David Goodis had been working as a screenwriter in Hollywood for just three years when in December 1945 he seemed to get his big break. He sold his story Dark Passage to Warner Brothers for $25,000. The next year The Saturday Evening Post serialized it and Julian Messner published it as a book. The 1947 movie, written and directed by Delmer Daves and reuniting Humphrey Bogart and Lauren Bacall for the third time, proved a hit. But not only would sustained success elude Goodis, the fall from it would become one of his most compelling themes. Even the opening lines of Dark Passage hint at his dark view of the world:
It was a tough break. Parry was innocent. On top of that he was a decent sort of guy who never bothered people and wanted to lead a quiet life. But there was too much on the other side and on his side of it there was practically nothing. The jury decided he was guilty. The judge handed him a life sentence and he was taken to San Quentin.
Goodis’s short-lived marriage fell apart, few of his screenplays were produced, and by 1950 he was back living with his parents in Philadelphia. Yet it was in that quiet urban setting that over the next seven years he wrote the ten novels, all of them paperback originals, that defined his style. Geoffrey O’Brien describes that style in Hardboiled America: Lurid Paperbacks and the Masters of Noir:
Anyone who spends some time with [Goodis’s] books learns to identify their peculiarly intense atmosphere, their outbursts of eloquence, their sense of the world as an abyss made for falling into. His best books have a unique poetry of solitude and fear. They read like the improvisations of someone compelled to keep writing, to keep the words, the pages coming toward him. He writes knowing he must fill the page, finish the episode, continue as far as the next episode, the next book. His central image is ultimately that of the wounded man, his strength gone, pulling himself forward, yet sensing that he won’t make it, that it will all have been in vain.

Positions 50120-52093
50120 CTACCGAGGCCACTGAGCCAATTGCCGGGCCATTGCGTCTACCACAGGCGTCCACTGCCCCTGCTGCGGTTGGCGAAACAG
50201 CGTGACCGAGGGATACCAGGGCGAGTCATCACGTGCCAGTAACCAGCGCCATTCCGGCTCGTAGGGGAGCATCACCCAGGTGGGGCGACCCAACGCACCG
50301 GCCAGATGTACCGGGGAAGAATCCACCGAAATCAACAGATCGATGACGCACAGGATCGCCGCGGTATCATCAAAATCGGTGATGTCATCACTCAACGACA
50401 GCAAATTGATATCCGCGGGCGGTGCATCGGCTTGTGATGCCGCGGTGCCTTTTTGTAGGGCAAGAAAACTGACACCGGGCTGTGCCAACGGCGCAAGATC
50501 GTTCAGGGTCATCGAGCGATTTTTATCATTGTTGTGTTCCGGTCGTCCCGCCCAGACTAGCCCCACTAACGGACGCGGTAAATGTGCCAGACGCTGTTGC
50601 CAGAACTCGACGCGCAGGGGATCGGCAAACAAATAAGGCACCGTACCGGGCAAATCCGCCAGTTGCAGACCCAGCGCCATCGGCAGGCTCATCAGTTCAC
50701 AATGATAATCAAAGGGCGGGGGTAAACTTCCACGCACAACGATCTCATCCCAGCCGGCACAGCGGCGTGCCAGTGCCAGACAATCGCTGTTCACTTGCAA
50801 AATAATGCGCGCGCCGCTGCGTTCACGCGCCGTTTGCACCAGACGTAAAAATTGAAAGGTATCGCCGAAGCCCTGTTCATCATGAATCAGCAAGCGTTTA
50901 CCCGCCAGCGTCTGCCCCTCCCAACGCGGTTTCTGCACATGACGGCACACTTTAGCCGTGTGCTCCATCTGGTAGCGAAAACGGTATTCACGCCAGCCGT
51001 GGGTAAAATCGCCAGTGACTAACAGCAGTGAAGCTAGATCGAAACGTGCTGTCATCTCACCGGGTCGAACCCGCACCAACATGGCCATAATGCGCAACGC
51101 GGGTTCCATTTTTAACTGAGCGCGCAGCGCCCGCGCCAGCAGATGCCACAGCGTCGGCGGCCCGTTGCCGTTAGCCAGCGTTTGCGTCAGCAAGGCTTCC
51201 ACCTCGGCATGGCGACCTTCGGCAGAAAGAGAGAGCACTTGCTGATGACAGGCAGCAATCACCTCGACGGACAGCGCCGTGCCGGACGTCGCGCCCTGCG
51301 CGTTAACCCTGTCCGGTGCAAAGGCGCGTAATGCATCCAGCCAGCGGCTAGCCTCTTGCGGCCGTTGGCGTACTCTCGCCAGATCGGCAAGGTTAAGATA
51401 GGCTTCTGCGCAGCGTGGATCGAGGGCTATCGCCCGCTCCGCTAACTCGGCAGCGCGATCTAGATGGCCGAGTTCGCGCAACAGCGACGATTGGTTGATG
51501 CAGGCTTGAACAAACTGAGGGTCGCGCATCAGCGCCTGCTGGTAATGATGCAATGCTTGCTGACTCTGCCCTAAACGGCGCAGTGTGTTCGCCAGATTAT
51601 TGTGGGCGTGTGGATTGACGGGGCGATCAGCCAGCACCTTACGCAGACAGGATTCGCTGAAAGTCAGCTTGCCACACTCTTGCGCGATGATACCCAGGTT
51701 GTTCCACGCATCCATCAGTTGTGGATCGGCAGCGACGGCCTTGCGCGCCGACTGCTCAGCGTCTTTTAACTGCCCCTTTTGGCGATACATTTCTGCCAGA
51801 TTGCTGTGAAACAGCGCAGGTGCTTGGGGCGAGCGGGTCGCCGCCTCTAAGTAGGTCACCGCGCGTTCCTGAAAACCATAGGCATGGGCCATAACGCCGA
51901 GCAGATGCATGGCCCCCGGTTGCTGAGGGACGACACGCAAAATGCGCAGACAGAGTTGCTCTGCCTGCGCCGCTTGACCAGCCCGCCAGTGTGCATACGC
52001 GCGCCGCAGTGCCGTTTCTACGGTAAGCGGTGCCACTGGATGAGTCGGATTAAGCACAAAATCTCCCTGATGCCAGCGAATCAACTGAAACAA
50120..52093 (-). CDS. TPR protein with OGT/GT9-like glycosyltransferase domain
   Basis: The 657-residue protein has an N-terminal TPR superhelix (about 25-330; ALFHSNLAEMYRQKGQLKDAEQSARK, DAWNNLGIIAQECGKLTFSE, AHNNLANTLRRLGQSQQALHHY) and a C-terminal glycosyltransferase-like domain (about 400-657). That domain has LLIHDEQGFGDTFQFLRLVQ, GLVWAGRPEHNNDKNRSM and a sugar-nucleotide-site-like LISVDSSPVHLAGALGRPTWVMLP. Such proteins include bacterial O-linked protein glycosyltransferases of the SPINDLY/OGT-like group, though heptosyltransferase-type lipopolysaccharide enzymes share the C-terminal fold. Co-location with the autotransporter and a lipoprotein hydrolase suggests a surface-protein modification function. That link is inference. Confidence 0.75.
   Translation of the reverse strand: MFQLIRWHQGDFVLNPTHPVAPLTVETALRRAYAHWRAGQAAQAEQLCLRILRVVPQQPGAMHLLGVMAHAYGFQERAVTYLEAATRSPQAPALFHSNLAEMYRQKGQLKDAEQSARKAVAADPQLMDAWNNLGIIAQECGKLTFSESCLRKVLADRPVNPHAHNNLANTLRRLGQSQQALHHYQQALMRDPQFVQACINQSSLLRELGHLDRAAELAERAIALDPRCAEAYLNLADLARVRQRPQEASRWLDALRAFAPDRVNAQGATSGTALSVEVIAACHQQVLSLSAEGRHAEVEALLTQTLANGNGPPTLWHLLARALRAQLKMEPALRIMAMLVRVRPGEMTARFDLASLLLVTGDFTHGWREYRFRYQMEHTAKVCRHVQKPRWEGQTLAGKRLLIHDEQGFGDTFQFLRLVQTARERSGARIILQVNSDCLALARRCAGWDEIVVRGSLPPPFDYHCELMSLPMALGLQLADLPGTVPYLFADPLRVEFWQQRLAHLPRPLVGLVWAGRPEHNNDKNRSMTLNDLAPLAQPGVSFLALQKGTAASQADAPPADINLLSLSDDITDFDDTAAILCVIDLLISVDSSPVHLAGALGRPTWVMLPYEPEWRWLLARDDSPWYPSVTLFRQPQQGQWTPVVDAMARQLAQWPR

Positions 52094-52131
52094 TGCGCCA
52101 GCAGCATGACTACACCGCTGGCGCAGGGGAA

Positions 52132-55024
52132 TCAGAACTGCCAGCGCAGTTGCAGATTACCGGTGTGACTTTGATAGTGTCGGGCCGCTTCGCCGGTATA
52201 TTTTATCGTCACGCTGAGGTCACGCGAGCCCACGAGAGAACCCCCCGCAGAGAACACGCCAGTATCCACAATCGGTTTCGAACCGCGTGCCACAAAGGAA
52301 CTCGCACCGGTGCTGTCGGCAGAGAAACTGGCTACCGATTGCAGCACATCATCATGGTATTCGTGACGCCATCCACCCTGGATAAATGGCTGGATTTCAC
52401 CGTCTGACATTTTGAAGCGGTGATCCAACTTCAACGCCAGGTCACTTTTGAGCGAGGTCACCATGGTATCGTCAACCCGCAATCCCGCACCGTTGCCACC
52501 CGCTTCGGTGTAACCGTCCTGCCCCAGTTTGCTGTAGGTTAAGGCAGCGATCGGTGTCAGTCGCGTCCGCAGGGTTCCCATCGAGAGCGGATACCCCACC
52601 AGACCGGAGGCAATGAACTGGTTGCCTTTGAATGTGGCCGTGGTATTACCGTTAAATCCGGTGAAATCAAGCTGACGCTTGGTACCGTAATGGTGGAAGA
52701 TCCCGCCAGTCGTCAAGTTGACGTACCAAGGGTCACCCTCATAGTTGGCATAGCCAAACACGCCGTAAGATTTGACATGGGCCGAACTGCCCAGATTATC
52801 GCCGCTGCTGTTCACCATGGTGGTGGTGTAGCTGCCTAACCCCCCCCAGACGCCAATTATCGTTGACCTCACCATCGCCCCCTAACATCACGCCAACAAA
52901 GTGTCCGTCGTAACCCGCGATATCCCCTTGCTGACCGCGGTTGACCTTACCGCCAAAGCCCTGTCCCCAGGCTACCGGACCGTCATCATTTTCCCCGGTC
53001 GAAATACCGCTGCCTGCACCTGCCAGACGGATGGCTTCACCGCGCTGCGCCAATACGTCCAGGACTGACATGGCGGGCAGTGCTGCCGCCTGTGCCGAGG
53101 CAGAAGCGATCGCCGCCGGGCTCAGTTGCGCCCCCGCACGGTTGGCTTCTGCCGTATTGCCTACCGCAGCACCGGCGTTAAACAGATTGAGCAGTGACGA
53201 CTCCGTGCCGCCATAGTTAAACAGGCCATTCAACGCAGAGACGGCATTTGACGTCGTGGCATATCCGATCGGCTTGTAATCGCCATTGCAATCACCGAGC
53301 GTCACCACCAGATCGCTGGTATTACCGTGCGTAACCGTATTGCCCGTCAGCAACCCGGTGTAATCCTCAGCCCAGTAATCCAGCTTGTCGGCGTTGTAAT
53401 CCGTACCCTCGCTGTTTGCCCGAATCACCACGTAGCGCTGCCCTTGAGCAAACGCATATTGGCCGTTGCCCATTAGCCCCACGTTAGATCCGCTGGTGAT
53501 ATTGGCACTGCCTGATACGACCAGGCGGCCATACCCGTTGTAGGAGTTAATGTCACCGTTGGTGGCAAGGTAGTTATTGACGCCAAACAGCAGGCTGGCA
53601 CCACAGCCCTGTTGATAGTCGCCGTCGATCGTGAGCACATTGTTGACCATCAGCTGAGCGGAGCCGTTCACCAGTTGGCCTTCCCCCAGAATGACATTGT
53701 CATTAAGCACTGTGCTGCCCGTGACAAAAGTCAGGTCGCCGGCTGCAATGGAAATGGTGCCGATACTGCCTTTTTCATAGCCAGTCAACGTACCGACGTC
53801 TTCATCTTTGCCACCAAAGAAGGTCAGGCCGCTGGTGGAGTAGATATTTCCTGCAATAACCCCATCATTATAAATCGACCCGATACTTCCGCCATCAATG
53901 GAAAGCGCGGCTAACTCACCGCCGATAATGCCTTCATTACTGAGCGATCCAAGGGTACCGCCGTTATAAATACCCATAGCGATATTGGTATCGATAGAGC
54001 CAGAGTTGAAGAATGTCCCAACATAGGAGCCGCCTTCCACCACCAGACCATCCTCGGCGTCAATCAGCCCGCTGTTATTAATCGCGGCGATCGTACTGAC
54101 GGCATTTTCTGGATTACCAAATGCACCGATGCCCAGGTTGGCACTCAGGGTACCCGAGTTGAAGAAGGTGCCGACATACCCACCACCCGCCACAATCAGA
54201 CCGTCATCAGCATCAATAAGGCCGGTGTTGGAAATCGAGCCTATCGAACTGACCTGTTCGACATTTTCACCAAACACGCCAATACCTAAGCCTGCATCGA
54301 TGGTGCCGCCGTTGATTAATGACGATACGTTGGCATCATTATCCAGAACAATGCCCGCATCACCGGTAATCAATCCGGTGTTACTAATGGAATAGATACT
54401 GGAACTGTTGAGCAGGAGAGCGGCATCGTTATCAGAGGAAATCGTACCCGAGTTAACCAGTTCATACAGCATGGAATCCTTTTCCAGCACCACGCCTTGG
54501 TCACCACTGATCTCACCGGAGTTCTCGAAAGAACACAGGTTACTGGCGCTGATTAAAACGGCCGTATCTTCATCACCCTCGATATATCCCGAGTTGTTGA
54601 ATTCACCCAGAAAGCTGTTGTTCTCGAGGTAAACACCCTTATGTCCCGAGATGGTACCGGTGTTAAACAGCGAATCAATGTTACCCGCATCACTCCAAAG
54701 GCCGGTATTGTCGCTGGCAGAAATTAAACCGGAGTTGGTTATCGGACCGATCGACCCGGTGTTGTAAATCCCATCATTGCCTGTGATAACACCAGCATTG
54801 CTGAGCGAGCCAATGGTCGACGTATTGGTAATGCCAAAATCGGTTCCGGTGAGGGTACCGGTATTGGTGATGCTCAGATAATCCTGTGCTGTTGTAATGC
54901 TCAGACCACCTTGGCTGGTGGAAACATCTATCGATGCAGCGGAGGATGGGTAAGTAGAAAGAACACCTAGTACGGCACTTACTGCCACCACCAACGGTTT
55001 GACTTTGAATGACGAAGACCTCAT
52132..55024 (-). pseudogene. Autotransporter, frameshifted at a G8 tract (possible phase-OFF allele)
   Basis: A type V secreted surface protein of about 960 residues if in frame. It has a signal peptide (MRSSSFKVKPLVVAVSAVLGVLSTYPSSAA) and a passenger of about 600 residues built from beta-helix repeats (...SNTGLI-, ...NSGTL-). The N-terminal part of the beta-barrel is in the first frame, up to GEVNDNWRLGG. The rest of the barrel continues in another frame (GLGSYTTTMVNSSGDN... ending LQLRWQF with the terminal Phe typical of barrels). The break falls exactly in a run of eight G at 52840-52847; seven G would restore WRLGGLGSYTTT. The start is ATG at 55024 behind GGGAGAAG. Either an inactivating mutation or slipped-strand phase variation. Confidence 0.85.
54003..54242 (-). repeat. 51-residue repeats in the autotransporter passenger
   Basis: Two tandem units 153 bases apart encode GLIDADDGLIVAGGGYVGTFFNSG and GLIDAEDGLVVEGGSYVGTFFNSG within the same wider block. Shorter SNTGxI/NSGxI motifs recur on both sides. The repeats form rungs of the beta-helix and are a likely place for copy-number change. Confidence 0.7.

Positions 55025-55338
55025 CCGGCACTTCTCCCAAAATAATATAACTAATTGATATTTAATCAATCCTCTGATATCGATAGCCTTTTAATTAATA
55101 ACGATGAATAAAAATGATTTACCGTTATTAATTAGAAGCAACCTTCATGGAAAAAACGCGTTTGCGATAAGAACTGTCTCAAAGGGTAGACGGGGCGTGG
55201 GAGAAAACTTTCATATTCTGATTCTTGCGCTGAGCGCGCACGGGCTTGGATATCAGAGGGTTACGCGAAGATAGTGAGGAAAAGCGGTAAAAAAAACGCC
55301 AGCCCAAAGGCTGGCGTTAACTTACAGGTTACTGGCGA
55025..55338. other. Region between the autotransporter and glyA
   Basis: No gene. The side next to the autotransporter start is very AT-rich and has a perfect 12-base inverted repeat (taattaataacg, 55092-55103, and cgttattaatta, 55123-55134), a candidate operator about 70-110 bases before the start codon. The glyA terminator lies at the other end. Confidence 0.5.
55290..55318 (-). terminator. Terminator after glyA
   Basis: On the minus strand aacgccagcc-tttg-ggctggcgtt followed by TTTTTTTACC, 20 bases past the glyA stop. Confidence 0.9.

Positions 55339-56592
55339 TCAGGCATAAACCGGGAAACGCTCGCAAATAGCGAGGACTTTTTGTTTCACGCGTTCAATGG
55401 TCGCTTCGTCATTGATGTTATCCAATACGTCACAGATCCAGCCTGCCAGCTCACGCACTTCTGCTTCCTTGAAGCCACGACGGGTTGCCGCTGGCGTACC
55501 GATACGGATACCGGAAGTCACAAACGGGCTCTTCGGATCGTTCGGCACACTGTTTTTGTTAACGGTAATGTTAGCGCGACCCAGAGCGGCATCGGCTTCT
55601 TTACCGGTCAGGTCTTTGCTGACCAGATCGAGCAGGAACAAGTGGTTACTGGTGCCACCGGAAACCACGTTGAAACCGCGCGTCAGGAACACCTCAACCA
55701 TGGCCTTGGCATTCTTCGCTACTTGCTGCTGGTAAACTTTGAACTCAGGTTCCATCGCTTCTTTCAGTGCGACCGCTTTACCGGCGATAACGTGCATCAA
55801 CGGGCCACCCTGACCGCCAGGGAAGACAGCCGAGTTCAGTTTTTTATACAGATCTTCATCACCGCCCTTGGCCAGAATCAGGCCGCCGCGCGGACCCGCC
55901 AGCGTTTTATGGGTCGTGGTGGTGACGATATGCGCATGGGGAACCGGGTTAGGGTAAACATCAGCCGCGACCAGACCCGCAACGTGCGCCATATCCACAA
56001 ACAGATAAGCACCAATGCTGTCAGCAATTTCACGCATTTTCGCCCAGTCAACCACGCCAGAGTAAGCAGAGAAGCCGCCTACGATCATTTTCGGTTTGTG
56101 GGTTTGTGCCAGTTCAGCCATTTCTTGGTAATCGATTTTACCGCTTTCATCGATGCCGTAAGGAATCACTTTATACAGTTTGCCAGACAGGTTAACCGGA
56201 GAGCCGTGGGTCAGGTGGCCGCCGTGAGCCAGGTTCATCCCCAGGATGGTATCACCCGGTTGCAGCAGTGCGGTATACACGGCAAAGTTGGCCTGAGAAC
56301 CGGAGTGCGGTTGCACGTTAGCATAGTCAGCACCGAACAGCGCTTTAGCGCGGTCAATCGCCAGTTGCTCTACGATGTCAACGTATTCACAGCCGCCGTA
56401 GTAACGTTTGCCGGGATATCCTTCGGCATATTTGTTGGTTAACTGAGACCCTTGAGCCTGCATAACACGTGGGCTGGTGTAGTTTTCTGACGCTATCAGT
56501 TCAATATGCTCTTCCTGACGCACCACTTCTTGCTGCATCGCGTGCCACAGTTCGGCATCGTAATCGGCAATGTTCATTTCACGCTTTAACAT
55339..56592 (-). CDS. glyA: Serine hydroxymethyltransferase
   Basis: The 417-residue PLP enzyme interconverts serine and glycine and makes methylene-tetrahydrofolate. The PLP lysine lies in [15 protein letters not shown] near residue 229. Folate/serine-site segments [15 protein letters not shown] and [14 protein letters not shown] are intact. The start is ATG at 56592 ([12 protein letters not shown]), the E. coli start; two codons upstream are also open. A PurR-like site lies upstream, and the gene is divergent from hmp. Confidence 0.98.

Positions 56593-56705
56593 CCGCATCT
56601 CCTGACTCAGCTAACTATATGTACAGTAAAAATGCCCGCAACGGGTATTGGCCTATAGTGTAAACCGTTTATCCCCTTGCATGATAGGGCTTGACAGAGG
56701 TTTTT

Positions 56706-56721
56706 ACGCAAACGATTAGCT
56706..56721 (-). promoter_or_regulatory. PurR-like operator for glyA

O’Brien singles out The Burglar (1953) as exemplary:
The Burglar (1953) stands out for its evocation of a Romantic death-wish in the context of a disposable drama of low-grade crooks coming unraveled in the wake of a bungled break-in, an evocation which culminates memorably in an offshore Liebestod in Atlantic City. The Burglar’s prose style is notable as well: Goodis seems really to have worked on this one, piling on little flourishes of syncopation that remind us how musical his ear could be. If Jack Kerouac had written crime novels they might have sounded a bit like this, as bop prosody modulates the stark lines of pulp narration.
Reviewing David Goodis: Five Noir Novels of the 1940s & 50s in The Wall Street Journal, Lee Sandlin was also struck by the “neurotic intensity” of the hero of The Burglar:
Toward the end of the novel, he and his beloved are on the boardwalk in Atlantic City, and the sight of the passersby prompts him to offer this tender aria: “Look at them walking. When they take a walk, they take a walk, and that’s all. But you and I, when we take a walk it’s like crawling through a pitch black tunnel.”
As you might imagine, things don’t end well for this couple. But the most striking thing about Goodis is that you feel worse when everything does work out.
Volume editor Robert Polito, in his introduction to a previous edition of Street of No Return, calls Goodis “our most crafty and elegant crime stylist.”
Noir is characteristically a language of objects, places, and names, an idiom that in a few bluff words summons worlds. . . . For Street of No Return Goodis devised a snaky diction, at once fantastic and matter-of-fact. Here objects tend to speak. A bottle, a blackjack, a window, a train, even Hellhole itself. “No sirree, the Hellhole said to Captain Kinnard of the Thirty-seventh District, this is our boy Whitey and we won’t letcha have him…It wasn’t anyone’s voice and yet Whitey could almost hear it talking. He began to have the feeling a lot was going to happen before morning.”
Over the years since they were first published, many of Goodis’s novels have become hard-to-find collector’s items. With the publication of this LOA volume, American readers can now discover what cult fans of David Goodis have been raving about for quite some time.